Ted Mooney is the author of is author Easy Travel to Other Planets (1981) , Traffic and Laughter (1990), and Singing into the Piano (1998). His latest novel, The Same River Twice (2010) is set in Paris.
He was senior editor at Art in America magazine for over thirty years and now teaches a graduate seminar at Yale University School of Art. Twice a recipient of Ingram Merrill Fellowships for Writing, he was awarded a Guggenheim Fellowship in 1983. We are looking forward to hearing more about The Same River Twice on Tuesday, 23 November at 19h30 and hope that you will join us for this presentation. Ted Mooney writes:
‘I’ve been bit puzzled, though hardly displeased, by the near universal response that The Same River Twice is some rare mash-up of “the literary novel” and a “thriller.” In any case, I certainly did not set out to write a “thriller.” It’s true that all four of my novels have been seen by others as “dark,” though I myself see them as merely realistic. And in a sense, TSRT is the culmination of all my work to date, in that I have always been fascinated by the thin, practically non-existent line between those who see themselves as decent, ordinary, law-abiding citizens and those whom they see as criminals. It all depends on how much you allow yourself to take in of what’s going on around you, and on the truly remarkable capacity possessed by human beings have for deceiving themselves in useful ways.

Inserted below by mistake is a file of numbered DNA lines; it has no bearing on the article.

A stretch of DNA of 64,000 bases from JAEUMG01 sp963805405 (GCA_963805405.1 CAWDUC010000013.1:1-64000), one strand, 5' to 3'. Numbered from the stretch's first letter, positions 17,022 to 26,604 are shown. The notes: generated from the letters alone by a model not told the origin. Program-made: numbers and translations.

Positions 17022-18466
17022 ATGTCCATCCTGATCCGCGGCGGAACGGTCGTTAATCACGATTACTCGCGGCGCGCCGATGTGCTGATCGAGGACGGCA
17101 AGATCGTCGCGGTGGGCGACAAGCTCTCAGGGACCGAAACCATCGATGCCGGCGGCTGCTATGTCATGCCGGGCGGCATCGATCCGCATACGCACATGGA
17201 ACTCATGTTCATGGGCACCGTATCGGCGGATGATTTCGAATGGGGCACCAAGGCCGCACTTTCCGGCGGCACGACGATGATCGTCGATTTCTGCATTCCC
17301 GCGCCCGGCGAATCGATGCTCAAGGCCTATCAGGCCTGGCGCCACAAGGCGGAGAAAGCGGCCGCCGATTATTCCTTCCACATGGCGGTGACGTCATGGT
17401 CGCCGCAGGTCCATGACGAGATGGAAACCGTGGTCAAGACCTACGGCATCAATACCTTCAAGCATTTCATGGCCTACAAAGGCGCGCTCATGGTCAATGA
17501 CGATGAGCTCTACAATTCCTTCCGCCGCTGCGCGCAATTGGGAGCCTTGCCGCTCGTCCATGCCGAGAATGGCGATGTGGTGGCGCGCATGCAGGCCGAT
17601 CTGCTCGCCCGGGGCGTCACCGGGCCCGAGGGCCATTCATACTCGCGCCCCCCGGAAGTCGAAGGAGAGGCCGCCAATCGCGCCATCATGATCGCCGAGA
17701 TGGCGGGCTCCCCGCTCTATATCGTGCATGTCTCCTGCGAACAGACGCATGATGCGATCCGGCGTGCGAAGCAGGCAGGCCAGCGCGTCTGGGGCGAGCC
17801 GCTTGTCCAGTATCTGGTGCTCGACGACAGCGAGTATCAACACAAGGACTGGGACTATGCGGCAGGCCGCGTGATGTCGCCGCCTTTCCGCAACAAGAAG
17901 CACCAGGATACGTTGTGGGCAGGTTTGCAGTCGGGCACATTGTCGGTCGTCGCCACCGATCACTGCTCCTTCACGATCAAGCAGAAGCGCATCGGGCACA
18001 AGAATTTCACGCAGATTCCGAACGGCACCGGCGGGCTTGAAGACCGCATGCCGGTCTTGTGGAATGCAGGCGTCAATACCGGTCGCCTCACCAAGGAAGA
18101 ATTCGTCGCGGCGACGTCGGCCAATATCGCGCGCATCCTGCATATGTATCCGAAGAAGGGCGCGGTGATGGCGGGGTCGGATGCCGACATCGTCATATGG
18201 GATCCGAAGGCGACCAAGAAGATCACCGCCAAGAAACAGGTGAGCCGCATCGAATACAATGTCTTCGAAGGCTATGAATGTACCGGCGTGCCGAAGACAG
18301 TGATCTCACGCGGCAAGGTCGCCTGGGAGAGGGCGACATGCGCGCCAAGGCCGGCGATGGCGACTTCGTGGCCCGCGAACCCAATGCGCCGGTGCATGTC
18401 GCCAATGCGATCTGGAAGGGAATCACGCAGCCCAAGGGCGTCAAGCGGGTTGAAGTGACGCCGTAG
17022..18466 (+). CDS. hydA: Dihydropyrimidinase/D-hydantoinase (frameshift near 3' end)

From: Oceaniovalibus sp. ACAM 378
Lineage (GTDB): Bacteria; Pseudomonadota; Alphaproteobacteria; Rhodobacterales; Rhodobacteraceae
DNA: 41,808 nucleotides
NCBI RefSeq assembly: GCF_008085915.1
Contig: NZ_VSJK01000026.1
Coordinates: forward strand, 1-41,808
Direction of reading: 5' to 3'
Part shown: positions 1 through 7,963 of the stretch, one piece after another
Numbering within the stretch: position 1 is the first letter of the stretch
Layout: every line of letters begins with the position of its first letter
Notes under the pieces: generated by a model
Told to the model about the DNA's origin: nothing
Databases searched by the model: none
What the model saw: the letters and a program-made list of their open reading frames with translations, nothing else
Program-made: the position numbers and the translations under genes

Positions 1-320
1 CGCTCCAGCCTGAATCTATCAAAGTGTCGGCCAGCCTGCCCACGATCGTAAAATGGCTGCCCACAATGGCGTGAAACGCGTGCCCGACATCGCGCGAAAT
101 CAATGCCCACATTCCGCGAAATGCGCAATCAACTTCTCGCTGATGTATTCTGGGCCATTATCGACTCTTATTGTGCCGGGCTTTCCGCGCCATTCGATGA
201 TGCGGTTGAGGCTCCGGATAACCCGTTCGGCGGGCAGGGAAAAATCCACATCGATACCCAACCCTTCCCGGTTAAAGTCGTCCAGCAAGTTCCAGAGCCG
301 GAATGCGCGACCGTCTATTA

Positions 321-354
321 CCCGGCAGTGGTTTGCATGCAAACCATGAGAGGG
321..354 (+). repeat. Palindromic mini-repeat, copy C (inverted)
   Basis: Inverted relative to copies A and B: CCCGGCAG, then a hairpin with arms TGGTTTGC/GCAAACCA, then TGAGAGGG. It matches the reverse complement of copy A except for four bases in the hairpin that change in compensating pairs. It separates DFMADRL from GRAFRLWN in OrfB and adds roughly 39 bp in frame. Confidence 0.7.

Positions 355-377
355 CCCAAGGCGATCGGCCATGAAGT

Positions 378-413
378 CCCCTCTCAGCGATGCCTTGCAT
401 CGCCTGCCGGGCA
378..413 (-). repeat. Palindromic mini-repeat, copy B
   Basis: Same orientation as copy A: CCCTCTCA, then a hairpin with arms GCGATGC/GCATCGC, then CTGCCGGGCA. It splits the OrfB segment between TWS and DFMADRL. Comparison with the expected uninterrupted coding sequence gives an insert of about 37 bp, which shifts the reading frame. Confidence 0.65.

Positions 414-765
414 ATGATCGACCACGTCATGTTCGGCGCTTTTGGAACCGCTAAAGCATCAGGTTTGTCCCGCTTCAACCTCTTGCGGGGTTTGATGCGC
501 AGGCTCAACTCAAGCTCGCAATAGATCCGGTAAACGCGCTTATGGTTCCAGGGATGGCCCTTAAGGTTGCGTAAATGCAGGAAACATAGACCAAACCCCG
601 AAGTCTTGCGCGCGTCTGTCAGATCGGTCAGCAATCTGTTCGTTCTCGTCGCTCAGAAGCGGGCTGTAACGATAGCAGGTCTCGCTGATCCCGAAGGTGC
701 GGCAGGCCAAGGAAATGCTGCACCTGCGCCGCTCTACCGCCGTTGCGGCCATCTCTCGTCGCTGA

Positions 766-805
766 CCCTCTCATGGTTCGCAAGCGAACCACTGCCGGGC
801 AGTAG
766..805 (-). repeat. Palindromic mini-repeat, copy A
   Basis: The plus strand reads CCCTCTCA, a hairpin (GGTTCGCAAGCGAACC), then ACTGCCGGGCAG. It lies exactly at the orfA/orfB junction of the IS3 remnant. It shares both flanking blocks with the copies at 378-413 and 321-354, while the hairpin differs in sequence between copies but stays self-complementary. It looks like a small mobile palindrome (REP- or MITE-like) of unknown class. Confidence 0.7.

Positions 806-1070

There’s not a doubt in my mind that I owe this insight to the 35-plus years I’ve spent in the international art world, where I worked for 32 years as senior editor at Art in America magazine. It was there that I taught myself to “see,” and, in my capacity as editor, learned, insofar as possible, to teach others to see. Whether you are standing before a work of art or the passing foot traffic on a street corner, you first have to purge your mind completely of words and the built-in assumptions they carry, and just look. After a while you will begin to notice how the constituent parts of what you are looking at fit together (or don’t), and some time after that you will be able to see what you are looking at whole. Then, when you begin letting words back into your mind again, they will be the right ones, and things you might otherwise have failed to notice become overwhelmingly clear. This habit of observation has led me to discover a large money-laundering operation, a GIA (Armed Islamic Group) leadership cell in Paris (two years before 9/11), and many other things I was not at all looking for. I was flattered but also a little amused by the Sunday New York Times Book Review critic who complimented me on my persuasiveness in making the reader believe that an ordinary Parisian dress designer could get involved in an international smuggling ring—amused, of course, because this actually happened. Things just like it happen every day. So in fact I simply used a true anecdote as a jumping off point from which to consider any number of other subjects.
Writing The Same River Twice allowed me to understand how I really see the world–my deepest article of faith–which is this: that every second of every day, people believe, often in perfectly good faith, that they are doing one thing when, in fact, they are doing something completely different. To me this is the real poignancy of being human: it’s tragic, it’s comic, and in its own peculiar way (after all I’m human, too), it’s beautiful. That’s what TSRT is all about.’
Read Library Director Charles Trueheart’s thoughts on The Same River Twice.